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Monday, 13 September 1971
Page: 1220


Mr Les Johnson (HUGHES, NEW SOUTH WALES) asked the Minister for the Environment, Aborigines and the Arts, upon notice:

(1)   Can he say which provisions of the Queensland Aboriginal Affairs Act 1965 are regarded as either oppressive or discriminatory.

(2)   Is be able to say, whether the Act (a) subjects all persons on reserves to the direction and discipline of the Director, District Officer Manager, Councillors or other officers of the reserves and (b) vests in the Director the power to move an assisted person, not on a reserve, to any reserve in Queensland.

(3)   Is he able to state the estimated number of Aborigines and Torres Strait Islanders who are subject to this Act

(4)   Can be say what is being done to repeal this Act, and when its repeal is anticipated.


Mr Howson - The answers to the honourable member's questions are as follows:

(1)   and (4) In the course of their meeting in Brisbane on 8th April 1971 the Prime Minister and the Premier of Queensland considered questions relating to:

(1)   Freedom of movement off Reserves;

(2)   Control, through Reserve Councils, of access to Reserves;

(3)   Control of property - freedom of choice will be allowed but with provision for consultation with the Council and/or the Administration as a safeguard against exploitation;

(4)   Control of transactions - arrangements as in the case of control of property;

(5)   Liquor Canteen System - freedom of choice to Reserve residents to decide whether or not liquor will be permitted on a particular reserve;

(6)   Torres Strait Islanders - a separate Act of Parliament;

(7)   Vagrancy Laws: Paragraph (ii) of Section 4 (1) of the Vagrants, Gaming and Other Offences Act will be repealed;

(8)   Wage Rates - special consideration will be given to inexperienced, slow or retarded Aboriginal workers;

(9)   Reserve Councils - Aboriginal and Islander representation will be reviewed.

It was recognised that the existing Queensland legislation was designed to assist in protecting persons who, without guidance and assistance, could be subject to exploitation and that it was not, therefore, to be seen as discrimination against Aborigines.

The Queensland Government has announced that it hopes to introduce in the next session of the Parliament Bills for 2 new Acts relating to Aboriginal and Island communities on the content of new legislation.

(2)   Yes.

(3)   The Queensland Department of Aboriginal and Island Affairs has estimated about 15,000.

Motor Vehicle Spare Parts (Question No. 3508)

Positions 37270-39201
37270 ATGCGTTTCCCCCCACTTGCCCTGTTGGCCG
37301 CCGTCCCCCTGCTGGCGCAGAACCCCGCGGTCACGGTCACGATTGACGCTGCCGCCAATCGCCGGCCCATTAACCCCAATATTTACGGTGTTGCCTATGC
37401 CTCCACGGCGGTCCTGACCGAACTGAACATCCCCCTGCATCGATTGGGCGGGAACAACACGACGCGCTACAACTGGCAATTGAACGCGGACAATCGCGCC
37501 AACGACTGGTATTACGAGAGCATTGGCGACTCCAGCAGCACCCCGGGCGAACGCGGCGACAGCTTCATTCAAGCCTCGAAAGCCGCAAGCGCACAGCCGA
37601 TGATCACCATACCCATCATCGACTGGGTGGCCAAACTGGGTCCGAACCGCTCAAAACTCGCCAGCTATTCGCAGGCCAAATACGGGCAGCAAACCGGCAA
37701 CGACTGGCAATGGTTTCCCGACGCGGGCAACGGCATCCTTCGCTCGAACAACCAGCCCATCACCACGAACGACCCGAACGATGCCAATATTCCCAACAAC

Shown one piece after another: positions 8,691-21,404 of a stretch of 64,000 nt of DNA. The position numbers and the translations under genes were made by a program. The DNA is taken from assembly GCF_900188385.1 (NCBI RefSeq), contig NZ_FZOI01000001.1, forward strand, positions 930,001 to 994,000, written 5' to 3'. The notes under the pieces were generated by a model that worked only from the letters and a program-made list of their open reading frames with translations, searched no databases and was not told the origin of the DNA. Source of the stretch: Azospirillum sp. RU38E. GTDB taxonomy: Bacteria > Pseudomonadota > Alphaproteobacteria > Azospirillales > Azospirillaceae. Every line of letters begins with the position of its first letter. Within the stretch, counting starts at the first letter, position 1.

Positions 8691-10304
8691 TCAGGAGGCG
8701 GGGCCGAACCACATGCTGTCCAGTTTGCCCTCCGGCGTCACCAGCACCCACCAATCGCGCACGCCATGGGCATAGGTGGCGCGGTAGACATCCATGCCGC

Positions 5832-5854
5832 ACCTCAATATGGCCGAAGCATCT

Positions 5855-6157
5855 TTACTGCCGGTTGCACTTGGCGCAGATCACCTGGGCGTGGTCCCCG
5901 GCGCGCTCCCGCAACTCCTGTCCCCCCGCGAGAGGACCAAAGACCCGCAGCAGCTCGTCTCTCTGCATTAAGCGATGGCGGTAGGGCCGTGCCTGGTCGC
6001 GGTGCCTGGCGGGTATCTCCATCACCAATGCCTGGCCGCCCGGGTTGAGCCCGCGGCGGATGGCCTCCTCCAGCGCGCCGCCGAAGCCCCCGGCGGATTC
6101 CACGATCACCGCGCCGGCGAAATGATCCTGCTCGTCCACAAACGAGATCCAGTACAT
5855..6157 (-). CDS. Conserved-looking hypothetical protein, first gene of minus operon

Dr Everingham asked the Minister for

Shipping and Transport, upon notice:

(1)   Can he say whether motor vehicle manufacturers earn several times more from spare parts than for a car composed of those parts.

(2)   Can he also say whether total profits from spare parts have progressively approached those from new vehicle sales, especially as a result of accident repairs.

(3)   Is it a fact that car designs are likely to lead to more demand for spare parts following an accident than commercial vehicle designs.

(4)   What action has been taken by the Commonwealth and State Governments to reduce wasteful design in motor vehicles.


Mr Nixon (GIPPSLAND, VICTORIA) (Minister for Shipping and Transport) - The answer to the honourable member's question is as follows:

(1)   and (2) I am not aware of, nor has my Department carried out, any studies on the profitability of spare parts as compared with the profitability of complete vehicles.

(3)   No evidence has come to my attention that supports this supposition.

(4)   The Australian Transport Advisory Council, which comprises the State Transport Ministers, the Minister for the Interior and the Minister for Shipping and Transport, has endorsed Australian Design Rules for Motor Vehicle Safety and Draft Regulations Defining Vehicle Construction, Equipment and performance Standards for Road Vehicles.

The Design Rules, which apply to new vehicles submitted for registration in Australia, specify safety performance standards for a number of design features, but leave it to the manufacturer to decide how he will meet those requirements. The Draft Regulations, which are a model code recommended for adoption by the States and Territories, set out standards for vehicles, including their dimensions. They have not been uniformly adopted in the legislation that applies to such standards, although all States and Territories have, of course, legislated regarding the matter of vehicle standards.

Other than the action referred to above, I am unaware of any steps taken to control the design of vehicles, which is after all basically a commercial matter, the same as with a vast range of consumer durable items.

Australian Agricultural Council (Question No. 3709)


Mr Whitlam asked the Minister for

Primary Industry, upon notice:

(1)   Where and when have there been meetings of the Agricultural Council since 19th October 1970?

(2)   What requests or suggestions were made at the meetings for legislative or administrative action by (a) the Commonwealth, (b) the Territories and (c) the States?


Mr Sinclair - The answers to the honourable member's questions are as follows:

(1)   Since 19th October 1970, the Australian Agricultural Council has met in Melbourne on 8th February 1971 and in Canberra on5th and 6th July 1971.

(2)   Matters requiring legislative or administrative action considered at the Melbourne meeting were detailed in the reply to Question 2757.

The following matters requiring legislative or administrative action were considered by, the Australian Agricultural Council at its Canberra meeting on 5th and 6th July 1971.

 







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